Stroke Prevention (cont.)
In this Article
- What is a Stroke?
- What are Warning Signs of a Stroke?
- What are Risk Factors for a Stroke?
- What Are the Treatable Risk Factors?
- Do You Know Your Stroke Risk?
What is a Stroke?
A stroke, or "brain attack," occurs when blood circulation to the brain fails. Brain cells can die from decreased blood flow and the resulting lack of oxygen. There are two broad categories of stroke:
- those caused
by a blockage of blood flow and
- those caused by bleeding.
Blockage of Blood Flow
While not usually fatal, a blockage of a blood vessel in the brain or neck, called an ischemic stroke, is the most frequent cause of stroke and is responsible for about 80 percent of strokes. These blockages stem from three conditions:
- the formation of a clot within a
blood vessel of the brain or neck, called
movement of a clot from another part of the body such as the heart to the neck or brain, called
- a severe narrowing of an artery in or leading to the brain, called stenosis.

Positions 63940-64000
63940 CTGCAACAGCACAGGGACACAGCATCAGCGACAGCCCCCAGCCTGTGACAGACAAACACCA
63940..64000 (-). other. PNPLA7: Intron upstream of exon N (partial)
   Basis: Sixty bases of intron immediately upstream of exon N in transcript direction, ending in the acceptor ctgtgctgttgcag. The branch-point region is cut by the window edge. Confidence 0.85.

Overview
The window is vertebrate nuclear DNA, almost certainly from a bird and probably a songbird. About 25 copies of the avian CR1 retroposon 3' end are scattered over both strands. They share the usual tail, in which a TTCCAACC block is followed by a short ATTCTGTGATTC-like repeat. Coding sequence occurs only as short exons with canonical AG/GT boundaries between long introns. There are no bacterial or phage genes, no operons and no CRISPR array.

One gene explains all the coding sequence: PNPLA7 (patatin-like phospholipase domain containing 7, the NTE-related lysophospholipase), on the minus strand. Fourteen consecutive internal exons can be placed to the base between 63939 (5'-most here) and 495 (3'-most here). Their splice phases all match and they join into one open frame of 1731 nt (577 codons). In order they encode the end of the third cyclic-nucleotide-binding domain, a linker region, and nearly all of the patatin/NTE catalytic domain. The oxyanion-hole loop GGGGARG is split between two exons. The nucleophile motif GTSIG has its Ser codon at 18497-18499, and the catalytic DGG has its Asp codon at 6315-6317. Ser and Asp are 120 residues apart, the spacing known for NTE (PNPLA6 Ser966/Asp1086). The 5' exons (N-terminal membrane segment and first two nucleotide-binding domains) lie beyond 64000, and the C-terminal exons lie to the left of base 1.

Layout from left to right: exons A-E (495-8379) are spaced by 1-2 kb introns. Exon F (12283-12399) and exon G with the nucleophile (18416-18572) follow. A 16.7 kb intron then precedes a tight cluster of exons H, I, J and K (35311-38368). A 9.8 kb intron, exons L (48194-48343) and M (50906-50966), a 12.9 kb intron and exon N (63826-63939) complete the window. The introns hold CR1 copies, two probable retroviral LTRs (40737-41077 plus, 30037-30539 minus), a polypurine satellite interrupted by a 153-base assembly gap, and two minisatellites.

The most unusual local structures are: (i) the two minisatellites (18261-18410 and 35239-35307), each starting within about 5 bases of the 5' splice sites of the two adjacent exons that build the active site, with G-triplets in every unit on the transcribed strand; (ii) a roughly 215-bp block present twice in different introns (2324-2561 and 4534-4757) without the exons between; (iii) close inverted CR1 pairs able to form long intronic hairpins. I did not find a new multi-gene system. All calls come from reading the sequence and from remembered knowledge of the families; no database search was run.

Bleeding into the brain or the spaces surrounding the brain causes the second type of stroke, called hemorrhagic stroke.
Two key steps you can take will lower your risk of death or disability from stroke: know stroke's warning signs and control stroke's risk factors. Scientific research conducted by the NINDS has identified warning signs and a large number of risk factors.
What are Warning Signs of a Stroke?
Warning signs are clues your body sends that your brain is not receiving enough oxygen. If you observe one or more of these signs of a stroke or "brain attack," don't wait, call a doctor or 911 right away!
- Sudden numbness or weakness of face, arm or leg, especially on one side of
- Sudden confusion, trouble speaking or understanding
- Sudden trouble seeing in one or both eyes
- Sudden trouble walking,
dizziness, loss of balance or coordination
- Sudden severe headache with no known cause
Other danger signs that may occur include double vision, drowsiness, and nausea or vomiting. Sometimes the warning signs may last only a few moments and then disappear. These brief episodes, known as transient ischemic attacks or TIAs, are sometimes called "mini-strokes." Although brief, they identify an underlying serious condition that isn't going away without medical help. Unfortunately, since they clear up, many people ignore them. Don't. Heeding them can save your life.
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